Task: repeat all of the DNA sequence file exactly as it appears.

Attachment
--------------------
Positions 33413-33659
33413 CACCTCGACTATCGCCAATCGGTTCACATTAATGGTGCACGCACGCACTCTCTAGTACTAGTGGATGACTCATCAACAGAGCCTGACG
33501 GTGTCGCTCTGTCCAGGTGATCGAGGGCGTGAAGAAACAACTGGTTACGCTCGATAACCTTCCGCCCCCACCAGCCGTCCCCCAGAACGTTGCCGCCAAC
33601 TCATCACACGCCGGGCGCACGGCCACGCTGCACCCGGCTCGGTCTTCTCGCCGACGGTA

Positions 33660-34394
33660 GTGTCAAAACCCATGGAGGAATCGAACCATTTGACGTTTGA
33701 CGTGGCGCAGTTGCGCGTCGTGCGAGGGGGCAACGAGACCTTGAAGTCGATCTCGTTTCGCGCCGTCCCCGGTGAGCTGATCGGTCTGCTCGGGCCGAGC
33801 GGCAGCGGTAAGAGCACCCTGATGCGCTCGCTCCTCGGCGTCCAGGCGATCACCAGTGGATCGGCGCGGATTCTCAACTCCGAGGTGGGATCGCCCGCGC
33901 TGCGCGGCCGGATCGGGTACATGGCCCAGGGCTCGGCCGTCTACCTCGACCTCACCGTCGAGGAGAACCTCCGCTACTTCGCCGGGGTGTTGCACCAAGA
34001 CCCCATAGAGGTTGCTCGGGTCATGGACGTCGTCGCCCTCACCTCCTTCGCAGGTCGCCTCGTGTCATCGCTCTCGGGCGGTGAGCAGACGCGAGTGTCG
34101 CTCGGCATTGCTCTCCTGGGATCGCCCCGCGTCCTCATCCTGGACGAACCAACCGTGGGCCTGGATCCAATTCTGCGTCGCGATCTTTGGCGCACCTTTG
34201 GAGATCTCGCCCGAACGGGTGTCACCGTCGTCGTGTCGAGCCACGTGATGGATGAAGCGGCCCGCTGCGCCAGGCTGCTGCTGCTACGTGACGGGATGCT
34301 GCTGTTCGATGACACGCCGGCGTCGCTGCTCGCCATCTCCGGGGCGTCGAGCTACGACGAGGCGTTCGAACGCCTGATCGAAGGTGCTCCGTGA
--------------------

Positions 33413-33659
33413 CACCTCGACTATCGCCAATCGGTTCACATTAATGGTGCACGCACGCACTCTCTAGTACTAGTGGATGACTCATCAACAGAGCCTGACG
33501 GTGTCGCTCTGTCCAGGTGATCGAGGGCGTGAAGAAACAACTGGTTACGCTCGATAACCTTCCGCCCCCACCAGCCGTCCCCCAGAACGTTGCCGCCAAC
33601 TCATCACACGCCGGGCGCACGGCCACGCTGCACCCGGCTCGGTCTTCTCGCCGACGGTA

Positions 33660-34394
33660 GTGTCAAAACCCATGGAGGAATCGAACCATTTGACGTTTGA
33701 CGTGGCGCAGTTGCGCGTCGTGCGAGGGGGCAACGAGACCTTGAAGTCGATCTCGTTTCGCGCCGTCCCCGGTGAGCTGATCGGTCTGCTCGGGCCGAGC
33801 GGCAGCGGTAAGAGCACCCTGATGCGCTCGCTCCTCGGCGTCCAGGCGATCACCAGTGGATCGGCGCGGATTCTCAACTCCGAGGTGGGATCGCCCGCGC
33901 TGCGCGGCCGGATCGGGTACATGGCCCAGGGCTCGGCCGTCTACCTCGACCTCACCGTCGAGGAGAACCTCCGCTACTTCGCCGGGGTGTTGCACCAAGA
34001 CCCCATAGAGGTTGCTCGGGTCATGGACGTCGTCGCCCTCACCTCCTTCGCAGGTCGCCTCGTGTCATCGCTCTCGGGCGGTGAGCAGACGCGAGTGTCG
34101 CTCGGCATTGCTCTCCTGGGATCGCCCCGCGTCCTCATCCTGGACGAACCAACCGTGGGCCTGGATCCAATTCTGCGTCGCGATCTTTGGCGCACCTTTG
34201 GAGATCTCGCCCGAACGGGTGTCACCGTCGTCGTGTCGAGCCACGTGATGGATGAAGCGGCCCGCTGCGCCAGGCTGCTGCTGCTACGTGACGGGATGCT
34301 GCTGTTCGATGACACGCCGGCGTCGCTGCTCGCCATCTCCGGGGCGTCGAGCTACGACGAGGCGTTCGAACGCCTGATCGAAGGTGCTCCGTGA